More Revelations Coming on Clergy Sex Abuse, Panelists Warn
'Hundreds of Priests Have Found Safe Harbor' in Connecticut

By Allison Frank
The Day [East Lyme CT]
February 9, 2004

East Lyme Most people who flocked to the Days Inn here Sunday for a panel discussion on clergy sexual abuse had, until then, heard only second-hand about victims' stories.

But on Sunday the local chapter of a national church reform group put a face on the issue by bringing in victims of clergy sexual abuse an issue that experts say is going to explode again on Feb. 27. That is the scheduled released date for the results of a nationwide survey on the number of known or suspected abusers since 1950. The John Jay College of Criminal Justice in New York City surveyed all American Catholic dioceses to prepare the report, which will be released by the U.S. Catholic bishops.

The five members on Sunday's panel, organized by the Voice of the Faithful of Eastern Connecticut, predict the numbers will be staggering. And this time, said Anne Barrett-Doyle, a member of VOTF's national voting council, Connecticut residents should brace for the scandal to hit the state full force.

"You're about to learn that hundreds of priests have found safe harbor" in Connecticut, said Barrett-Doyle, who has worked with victims through an advocacy group she helped found called Coalition of Catholics and Survivors.

Over the past decade in Connecticut, 47 priests, one nun and one seminarian have been accused of sexual abuse charges, according to a national VOTF database.

Some residents at Sunday's meeting cautioned that allegations should be treated as such, and that priests should be given the benefit of the doubt until proven guilty.

"Catholics in general don't want to hear stories of abuse. They're in denial," said the Rev. Robert Hoatson, a New Jersey chaplain who was in the audience Sunday. A former victim of clergy sexual abuse, he said, he is the coordinator for the central New Jersey chapter of the national Survivors Network of Those Abused by Priests (SNAP).

Some panelists said the majority of Catholics seem indifferent to victims' plight. They said the focus has shifted away from the victim and onto counseling abusive priests and reforming the church. Both are important, the panelists said, but they should be secondary to helping victims and preventing further abuse of children at the hands of clergy.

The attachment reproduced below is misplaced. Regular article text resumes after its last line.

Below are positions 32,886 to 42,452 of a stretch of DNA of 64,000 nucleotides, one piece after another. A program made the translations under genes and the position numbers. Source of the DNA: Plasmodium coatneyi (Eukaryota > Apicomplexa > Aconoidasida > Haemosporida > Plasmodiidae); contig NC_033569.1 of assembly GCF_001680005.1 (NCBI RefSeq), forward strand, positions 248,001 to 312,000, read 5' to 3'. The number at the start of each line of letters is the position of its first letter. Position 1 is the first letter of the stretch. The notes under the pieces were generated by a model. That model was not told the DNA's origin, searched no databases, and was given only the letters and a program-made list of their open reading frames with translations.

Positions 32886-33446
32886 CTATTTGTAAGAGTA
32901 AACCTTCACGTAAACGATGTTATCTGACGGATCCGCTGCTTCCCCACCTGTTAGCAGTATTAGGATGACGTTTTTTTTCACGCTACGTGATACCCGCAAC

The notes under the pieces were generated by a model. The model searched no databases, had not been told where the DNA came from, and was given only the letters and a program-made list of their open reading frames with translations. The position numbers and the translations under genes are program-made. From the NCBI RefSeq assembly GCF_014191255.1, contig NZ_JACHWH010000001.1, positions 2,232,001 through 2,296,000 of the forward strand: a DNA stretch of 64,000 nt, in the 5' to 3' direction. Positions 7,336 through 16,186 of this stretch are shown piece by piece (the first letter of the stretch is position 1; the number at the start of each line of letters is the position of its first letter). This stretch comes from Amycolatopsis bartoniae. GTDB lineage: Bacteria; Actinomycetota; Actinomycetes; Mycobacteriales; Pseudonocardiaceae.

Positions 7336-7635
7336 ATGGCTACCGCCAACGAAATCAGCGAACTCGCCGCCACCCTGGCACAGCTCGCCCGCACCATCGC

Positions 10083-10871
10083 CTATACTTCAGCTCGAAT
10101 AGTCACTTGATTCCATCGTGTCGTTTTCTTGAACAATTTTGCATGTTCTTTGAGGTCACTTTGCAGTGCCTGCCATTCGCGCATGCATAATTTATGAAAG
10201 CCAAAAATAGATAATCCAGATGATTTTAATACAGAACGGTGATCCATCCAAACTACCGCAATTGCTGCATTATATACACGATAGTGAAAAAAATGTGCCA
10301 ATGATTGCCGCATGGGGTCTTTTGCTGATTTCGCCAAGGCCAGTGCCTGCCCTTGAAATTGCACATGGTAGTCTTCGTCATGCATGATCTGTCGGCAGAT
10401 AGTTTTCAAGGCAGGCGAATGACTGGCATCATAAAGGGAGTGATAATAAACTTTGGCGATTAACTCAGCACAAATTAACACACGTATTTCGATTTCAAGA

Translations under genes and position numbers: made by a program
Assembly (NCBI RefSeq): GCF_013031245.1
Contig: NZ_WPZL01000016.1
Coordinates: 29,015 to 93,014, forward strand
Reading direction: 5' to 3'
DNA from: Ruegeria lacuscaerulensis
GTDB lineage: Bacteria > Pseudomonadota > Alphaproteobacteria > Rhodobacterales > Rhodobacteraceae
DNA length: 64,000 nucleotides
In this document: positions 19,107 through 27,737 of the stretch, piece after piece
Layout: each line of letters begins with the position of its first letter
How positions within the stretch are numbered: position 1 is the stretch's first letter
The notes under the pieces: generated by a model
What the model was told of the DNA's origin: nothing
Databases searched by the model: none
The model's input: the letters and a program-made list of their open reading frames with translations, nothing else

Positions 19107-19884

While the U.S. Catholic bishops have enacted a zero-tolerance policy, in the 1990s some dioceses transferred known sex offenders to other dioceses. Panelist Susan Gallagher, a professor of gender studies at the University of Massachusetts, said the priest who molested her and her brother was sent to work at a children's camp in New Jersey after being treated in 1995 for pedophilia.

"To hear it first-hand gives it a whole other depth of strength," said Grace Marrion, VOTF chapter assistant moderator, after listening to the victims' stories.

The panel encouraged the audience of about 90 people, mostly Catholics, to get involved with efforts to identify pedophile priests. David Cerulli, a panelist who said he was raped and sodomized by a priest in the Diocese of Allentown, Pa., when he was 14, told Catholics to demand that bishops publicize the names of known sex offenders in their dioceses. The panel also urged the audience to lobby state lawmakers and government officials for change in the way clergy sexual abuse cases are handled.

"If you're raped," Gallagher said, "don't call the bishop, call the police. If you want to help, go outside the church. This is not a Catholic problem. We need all denominations. It's a social problem, a justice problem."

Panelist Landa Mauriello-Vernon of Hamden encouraged the crowd to be vigilant, and to report suspected cases of abuse. Mauriello-Vernon, the director of the newly formed Connecticut SNAP, told the audience she was abused by a nun during her senior year at a Catholic high school. Mauriello-Vernon said the nun brainwashed her into thinking she wanted to join the convent and performed sexual acts on her under the guise of mentorship. The abuse took place behind closed doors, she said, but the school community knew about it.

"My junior year, I was a normal girl," Mauriello-Vernon told the crowd. "Then this nun befriended me and all my relationships fell apart. All I wanted to do was enter the convent."

Paul Baier, who is not a victim but helped found VOTF and Survivors First, Inc., a national advocacy group for survivors, was also on the panel.

Residents who lingered after the two-hour panel discussion said it was good to hear victims' stories in person.

"We needed to be educated," said Mary Ellen Smith, a VOTF member who chairs a survivor's support committee. "Sometimes you think you understand an issue, but there's a lot we don't know."


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